Formatting USB disk on Linux
Sometimes we may want to format external USB drive. I recently encountered a situation, where I had bootable USB drive with operating system ready to install, but I wanted to remove all this stuff and use disk for storing data. I couldn’t format this disk with GUI tools for some reason and I kept getting errors or information that it’s not possible. In case you don’t know, on Linux everything is always possible, so I quit that GUI tool, opened terminal and start playing with good old and simple programs.
When we insert disk and type:
we can see the output:
NAME MAJ:MIN RM SIZE RO TYPE MOUNTPOINT
When we type:
sudo fdisk -l
Now, we have basic information about our USB drive. It’s located in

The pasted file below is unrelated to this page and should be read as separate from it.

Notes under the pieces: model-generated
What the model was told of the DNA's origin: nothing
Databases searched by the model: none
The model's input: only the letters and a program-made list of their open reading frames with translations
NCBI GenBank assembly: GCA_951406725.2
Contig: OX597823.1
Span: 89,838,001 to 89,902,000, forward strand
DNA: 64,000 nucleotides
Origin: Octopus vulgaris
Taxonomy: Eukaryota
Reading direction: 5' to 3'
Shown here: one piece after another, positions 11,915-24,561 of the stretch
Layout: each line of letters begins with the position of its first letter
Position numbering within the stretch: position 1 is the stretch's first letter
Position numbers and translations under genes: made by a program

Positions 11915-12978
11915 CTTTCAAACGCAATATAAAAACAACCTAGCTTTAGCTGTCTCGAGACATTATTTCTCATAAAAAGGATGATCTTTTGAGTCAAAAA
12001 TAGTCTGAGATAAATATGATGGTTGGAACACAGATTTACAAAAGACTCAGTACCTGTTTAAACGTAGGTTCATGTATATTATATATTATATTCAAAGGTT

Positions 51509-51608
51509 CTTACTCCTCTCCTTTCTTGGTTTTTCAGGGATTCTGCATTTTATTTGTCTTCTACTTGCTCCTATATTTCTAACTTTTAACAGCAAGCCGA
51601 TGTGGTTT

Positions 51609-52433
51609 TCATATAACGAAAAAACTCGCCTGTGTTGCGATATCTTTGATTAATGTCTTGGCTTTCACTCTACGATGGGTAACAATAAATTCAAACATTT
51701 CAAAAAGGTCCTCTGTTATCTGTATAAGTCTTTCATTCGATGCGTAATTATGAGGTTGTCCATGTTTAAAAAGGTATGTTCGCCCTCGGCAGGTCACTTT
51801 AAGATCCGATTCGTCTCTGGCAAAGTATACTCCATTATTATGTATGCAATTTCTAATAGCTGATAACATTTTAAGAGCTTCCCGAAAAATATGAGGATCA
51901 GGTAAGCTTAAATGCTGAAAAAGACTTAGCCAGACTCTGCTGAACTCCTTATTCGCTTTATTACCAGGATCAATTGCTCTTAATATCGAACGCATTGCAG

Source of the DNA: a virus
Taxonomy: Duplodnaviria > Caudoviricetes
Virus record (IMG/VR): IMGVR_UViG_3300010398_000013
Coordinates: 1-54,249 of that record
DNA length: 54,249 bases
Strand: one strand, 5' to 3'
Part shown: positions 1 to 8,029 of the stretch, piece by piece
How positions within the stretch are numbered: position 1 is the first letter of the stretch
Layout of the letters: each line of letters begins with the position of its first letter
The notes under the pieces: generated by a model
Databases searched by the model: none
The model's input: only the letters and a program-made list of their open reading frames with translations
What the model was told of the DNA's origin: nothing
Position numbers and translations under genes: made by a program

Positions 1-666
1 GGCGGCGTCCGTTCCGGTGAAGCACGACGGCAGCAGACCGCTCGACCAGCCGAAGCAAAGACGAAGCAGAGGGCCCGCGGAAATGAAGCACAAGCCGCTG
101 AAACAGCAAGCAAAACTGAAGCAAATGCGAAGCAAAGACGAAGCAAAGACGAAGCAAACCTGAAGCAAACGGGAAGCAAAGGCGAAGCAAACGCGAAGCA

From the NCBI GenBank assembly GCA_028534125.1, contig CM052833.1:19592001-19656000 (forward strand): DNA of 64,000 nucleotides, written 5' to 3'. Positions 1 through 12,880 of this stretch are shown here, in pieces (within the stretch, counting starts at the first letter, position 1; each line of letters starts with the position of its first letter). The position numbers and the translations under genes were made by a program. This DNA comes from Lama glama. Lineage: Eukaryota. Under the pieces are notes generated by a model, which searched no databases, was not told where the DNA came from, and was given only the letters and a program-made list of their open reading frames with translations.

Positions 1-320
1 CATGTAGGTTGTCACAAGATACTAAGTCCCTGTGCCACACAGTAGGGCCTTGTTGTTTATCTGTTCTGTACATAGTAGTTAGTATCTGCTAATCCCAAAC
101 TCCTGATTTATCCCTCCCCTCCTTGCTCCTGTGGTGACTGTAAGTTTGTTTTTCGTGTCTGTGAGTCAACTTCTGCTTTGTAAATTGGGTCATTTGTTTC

/dev/sdb and has
7,5 GB of space.
Sometimes, we can have mulitple partitions on our drive. In such case, we may want to delete them and create new partition.
To do that, we can type:
next, we can use
d for deleting partition:
Welcome to fdisk (util-linux 2.34).
n for creating a new one:
Command (m for help): n
after that, we can confirm the process with
Command (m for help): w
next, we can umount drive:
sudo umount /dev/sdb
and create a file system - in our case, we’ll use FAT32 file system in order to make USB drive accessible across all operating systems
sudo mkfs.vfat /dev/sdb1
after that, we can create a label for our disk with name
disk3 (it can be anything):
sudo mlabel - /dev/sdb1 ::disk3
Please note, when we create file system of a different type, we need to use different commands for creating disk labels. For more information about that, read article about renaming USB devices on Linux.
That’s it! Maybe it’s not that easy as clicking on the GUI, but we can see whole process and format any disk even when something seems to be messed up.